Researchers Lisa Cosgrove, from the University of Massachusetts Boston, and Allen Shaughnessy, from Tufts University, recently released a commentary on the much-discussed antidepressant (ADM) meta-analysis from Cipriani and colleagues. The meta-analysis was the largest to date, analyzing over 116,000 participants and 21 antidepressants, and found that all ADMs studied were more efficacious than placebo. The researchers point out that the limitations of the study, including modest effect sizes, novelty effects, and often low certainty of the evidence, were not reflected in the coverage from major publications, many of which promoted the study as definitive proof of the effectiveness of ADM for depression.
“Many major publications overstated the results of the study, with headlines such as ‘Antidepressants do work, and many more people should take them: Major international study’ and ‘Millions MORE of us should be taking antidepressants: Largest-ever study claims the pills DO work and GPs should be dishing them out,’” write Cosgrove and Shaughnessy.
“In turn, many researchers and clinicians challenged not only the overhyped media reporting but also the research on which the meta-analysis was based. These critiques cited the short-term nature of the trials, the problematic use of nonpatient-centered outcome measures, the fact that statistical significance does not necessarily translate into clinical significance, and that the findings of efficacy were, in general, limited to people with more severe depression.”
The authors proceeded to discuss the nuances they believed to be lost in the hype surrounding the article’s publication. They first argued that it is unhelpful to think of depression as homogenous, with a singular biological underpinning. This, they posit, leads people to think of ADMs as the only solution, when in fact lifestyle changes, psychotherapy and pharmacotherapy, separate or in conjunction, can be helpful.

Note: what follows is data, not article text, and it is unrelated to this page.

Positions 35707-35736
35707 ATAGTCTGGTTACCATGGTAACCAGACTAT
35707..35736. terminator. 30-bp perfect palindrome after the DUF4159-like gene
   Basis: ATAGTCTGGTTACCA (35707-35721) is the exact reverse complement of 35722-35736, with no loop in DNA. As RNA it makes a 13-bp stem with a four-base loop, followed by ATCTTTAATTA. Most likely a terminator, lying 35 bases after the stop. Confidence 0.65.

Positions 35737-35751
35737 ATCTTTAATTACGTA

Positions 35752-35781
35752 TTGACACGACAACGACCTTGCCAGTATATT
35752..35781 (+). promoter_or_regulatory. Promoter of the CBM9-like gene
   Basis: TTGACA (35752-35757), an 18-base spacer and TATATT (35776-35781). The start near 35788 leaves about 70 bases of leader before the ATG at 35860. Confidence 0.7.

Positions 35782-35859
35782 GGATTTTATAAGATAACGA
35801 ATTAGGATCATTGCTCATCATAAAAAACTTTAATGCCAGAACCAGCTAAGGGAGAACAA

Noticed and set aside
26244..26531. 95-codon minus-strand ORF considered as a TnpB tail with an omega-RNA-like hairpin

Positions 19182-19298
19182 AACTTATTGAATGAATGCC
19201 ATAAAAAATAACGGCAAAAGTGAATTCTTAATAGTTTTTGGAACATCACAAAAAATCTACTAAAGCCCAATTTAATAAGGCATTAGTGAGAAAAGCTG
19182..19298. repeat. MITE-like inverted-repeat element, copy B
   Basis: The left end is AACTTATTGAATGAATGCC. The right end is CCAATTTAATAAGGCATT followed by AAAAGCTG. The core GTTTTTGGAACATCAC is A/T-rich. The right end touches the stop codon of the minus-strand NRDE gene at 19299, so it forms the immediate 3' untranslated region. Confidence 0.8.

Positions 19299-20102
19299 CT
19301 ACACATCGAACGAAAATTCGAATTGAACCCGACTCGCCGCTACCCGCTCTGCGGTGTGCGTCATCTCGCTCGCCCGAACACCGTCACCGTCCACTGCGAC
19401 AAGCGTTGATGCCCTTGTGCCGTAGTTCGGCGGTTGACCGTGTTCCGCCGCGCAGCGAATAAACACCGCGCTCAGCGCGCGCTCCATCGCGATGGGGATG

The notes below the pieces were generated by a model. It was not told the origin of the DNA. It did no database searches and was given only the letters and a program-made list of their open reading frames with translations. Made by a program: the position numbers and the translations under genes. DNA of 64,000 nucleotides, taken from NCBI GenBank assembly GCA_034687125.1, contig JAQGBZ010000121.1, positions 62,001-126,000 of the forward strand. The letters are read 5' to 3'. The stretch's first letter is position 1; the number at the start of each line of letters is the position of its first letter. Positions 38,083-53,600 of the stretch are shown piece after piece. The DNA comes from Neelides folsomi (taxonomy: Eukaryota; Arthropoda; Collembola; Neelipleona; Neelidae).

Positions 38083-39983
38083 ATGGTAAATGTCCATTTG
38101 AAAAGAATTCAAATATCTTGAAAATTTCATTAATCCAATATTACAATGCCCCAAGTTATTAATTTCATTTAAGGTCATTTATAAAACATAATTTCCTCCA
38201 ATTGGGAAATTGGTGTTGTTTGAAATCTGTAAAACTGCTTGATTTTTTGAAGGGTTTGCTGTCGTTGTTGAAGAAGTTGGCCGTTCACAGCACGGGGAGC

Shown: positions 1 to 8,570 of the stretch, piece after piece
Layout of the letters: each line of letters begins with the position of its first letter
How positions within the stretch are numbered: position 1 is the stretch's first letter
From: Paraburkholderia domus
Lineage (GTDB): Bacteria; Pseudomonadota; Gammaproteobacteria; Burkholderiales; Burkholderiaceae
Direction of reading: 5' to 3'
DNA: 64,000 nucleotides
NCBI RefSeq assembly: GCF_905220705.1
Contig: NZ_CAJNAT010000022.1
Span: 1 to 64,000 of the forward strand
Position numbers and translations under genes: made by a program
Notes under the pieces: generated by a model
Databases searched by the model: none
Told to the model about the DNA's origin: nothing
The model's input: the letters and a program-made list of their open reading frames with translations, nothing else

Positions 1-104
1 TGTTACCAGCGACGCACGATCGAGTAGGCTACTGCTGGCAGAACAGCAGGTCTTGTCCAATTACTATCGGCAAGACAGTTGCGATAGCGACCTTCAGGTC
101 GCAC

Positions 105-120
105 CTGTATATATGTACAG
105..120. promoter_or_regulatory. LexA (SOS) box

They argue that there is a gap between efficacy, often shown idealistically in clinical trials, and effectiveness in real-world settings. Short, thoroughly controlled clinical trials often do not translate into long-term results, which makes effectiveness a tricky metric to capture. For example, other ADM meta-analyses have reported that ADMs are on average efficacious for individuals with severe depression but not mild depression. As meta-analyses often calculate group means, these results do not eliminate the possibility that some severely depressed individuals might not respond to ADMs, while other mildly depressed individuals might.
The authors suggest that honesty from clinicians about the uncertainty behind these findings could enhance the collaborative care process, which could improve patient outcomes.
“Especially in light of the fact that effect sizes in clinical trials and in this meta-analysis were small to modest, one approach is to frame ADM as a treatment that may, in some percentage of patients, reduce but not necessarily eliminate symptoms,” they write. “Establishing an expectation of partial relief is more likely to result in patients’ perception of successful treatment than implying an expectation of quick, complete, and/or long-lasting cure of depressive symptoms.”
They argue that transparency about the number of ADMs necessary before finding the ‘right’ fit would be beneficial for clients. Given that the field is still exploring the precise mechanism of action of depression, clients have a right to understand that the initial drug choice may require alteration or synthesis with other drugs. Cosgrove and her team further argue that a new model of psychopharmacology, starting with non-drug therapy, might be the way forward.
American society, the authors conclude, is one that is obsessed with the quick fix. This makes ADMs especially appealing and may create pressure for healthcare professionals to prescribe it. While it poses a challenge to wait and reach a level of shared understanding between client and clinician, the authors believe that an investment in such a relationship up front will create better client outcomes and satisfaction for both patient and physician.
Cosgrove, L., Erlich, D., & Shaughnessy, A. (2019). No Magic Pill: A Prescription for Enhanced Shared Decision-Making for Depression Treatment. The Journal of the American Board of Family Medicine. 32. 10.3122/jabfm.2019.01.180182. (Link)